The speaker in “Shooting an Elephant” is an unnamed British imperial police officer in Burma. He is hated by the local Burmese people, who do not respect him because he is only a “subaltern,” a rank just below a lieutenant. He is constantly fearful of being attacked or killed by the Burmese, and so he carries a pistol wherever he goes.
The British imperial police officer has just arrived in Myingyan, a small town near Mandalay when he hears that there has been an incident involving an elephant. An elephant had gone mad and killed a man who was working on its chain; now it was running wild through the streets of the town. The speaker knows that it’s his job to shoot the animal before it hurts anyone else. But he does not want to kill it:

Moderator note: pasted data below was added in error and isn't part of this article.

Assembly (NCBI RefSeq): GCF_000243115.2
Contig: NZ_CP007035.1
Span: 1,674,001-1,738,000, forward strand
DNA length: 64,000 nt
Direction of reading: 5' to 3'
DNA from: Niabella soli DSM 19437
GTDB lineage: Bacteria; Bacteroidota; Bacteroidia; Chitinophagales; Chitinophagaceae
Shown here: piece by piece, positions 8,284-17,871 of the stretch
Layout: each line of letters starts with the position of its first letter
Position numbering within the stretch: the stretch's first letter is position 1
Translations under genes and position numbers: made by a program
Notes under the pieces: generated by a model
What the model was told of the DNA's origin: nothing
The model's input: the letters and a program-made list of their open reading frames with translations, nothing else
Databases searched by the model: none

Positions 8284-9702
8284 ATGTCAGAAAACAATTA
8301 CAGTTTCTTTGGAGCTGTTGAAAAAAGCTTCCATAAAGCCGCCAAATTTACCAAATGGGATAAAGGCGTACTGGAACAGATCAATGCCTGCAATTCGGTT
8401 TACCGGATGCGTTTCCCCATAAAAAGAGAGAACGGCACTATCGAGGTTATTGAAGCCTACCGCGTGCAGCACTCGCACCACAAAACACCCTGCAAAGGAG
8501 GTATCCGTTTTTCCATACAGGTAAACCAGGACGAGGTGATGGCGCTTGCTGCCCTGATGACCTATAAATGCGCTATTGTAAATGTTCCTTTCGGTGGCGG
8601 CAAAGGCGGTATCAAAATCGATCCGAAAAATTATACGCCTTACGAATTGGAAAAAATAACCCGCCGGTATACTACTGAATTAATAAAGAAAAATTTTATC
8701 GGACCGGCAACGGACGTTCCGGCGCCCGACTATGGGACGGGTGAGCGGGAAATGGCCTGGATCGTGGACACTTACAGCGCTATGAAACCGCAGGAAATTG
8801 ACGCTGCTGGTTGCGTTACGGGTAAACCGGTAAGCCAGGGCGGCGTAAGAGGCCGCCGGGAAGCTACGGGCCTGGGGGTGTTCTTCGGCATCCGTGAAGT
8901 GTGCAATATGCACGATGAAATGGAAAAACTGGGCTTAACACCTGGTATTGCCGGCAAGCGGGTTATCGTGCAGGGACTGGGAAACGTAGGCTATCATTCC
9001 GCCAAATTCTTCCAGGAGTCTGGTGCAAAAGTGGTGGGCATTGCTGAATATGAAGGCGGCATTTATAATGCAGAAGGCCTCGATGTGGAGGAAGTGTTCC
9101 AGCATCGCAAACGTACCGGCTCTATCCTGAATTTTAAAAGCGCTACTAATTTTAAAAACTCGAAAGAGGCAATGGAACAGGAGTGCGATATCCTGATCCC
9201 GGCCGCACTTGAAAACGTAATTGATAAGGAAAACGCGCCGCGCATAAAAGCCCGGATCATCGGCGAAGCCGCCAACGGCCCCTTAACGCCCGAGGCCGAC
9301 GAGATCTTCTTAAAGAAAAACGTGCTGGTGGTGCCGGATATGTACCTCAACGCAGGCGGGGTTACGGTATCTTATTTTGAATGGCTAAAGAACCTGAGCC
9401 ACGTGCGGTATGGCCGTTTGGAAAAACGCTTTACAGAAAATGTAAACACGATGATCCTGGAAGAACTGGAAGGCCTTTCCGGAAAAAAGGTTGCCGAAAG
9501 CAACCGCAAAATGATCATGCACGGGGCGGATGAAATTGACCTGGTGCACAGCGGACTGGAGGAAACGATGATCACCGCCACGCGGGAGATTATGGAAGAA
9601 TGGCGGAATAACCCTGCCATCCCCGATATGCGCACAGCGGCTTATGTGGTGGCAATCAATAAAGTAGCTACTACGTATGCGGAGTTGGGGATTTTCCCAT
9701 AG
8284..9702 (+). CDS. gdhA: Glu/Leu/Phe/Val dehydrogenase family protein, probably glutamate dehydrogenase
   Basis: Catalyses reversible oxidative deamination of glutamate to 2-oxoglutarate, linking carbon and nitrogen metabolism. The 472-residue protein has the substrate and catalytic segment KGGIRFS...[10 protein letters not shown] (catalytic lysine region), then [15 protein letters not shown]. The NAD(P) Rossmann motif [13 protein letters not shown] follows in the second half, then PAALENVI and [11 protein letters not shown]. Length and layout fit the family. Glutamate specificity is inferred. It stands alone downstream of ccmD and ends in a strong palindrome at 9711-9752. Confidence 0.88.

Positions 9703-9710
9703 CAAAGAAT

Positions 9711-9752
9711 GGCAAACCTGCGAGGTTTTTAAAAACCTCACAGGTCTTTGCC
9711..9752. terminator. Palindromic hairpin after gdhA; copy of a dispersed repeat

I knew it would be fatal to show any sign of fear or nervousness; for at the best of times the Burmese hate to see a man whom they think their inferior in any way behaving differently from themselves.”
He feels compassion for this poor creature who has been driven mad by the conditions under which it has been forced to live: “I wanted to find out what the trouble was and have done with it as quickly as possible.”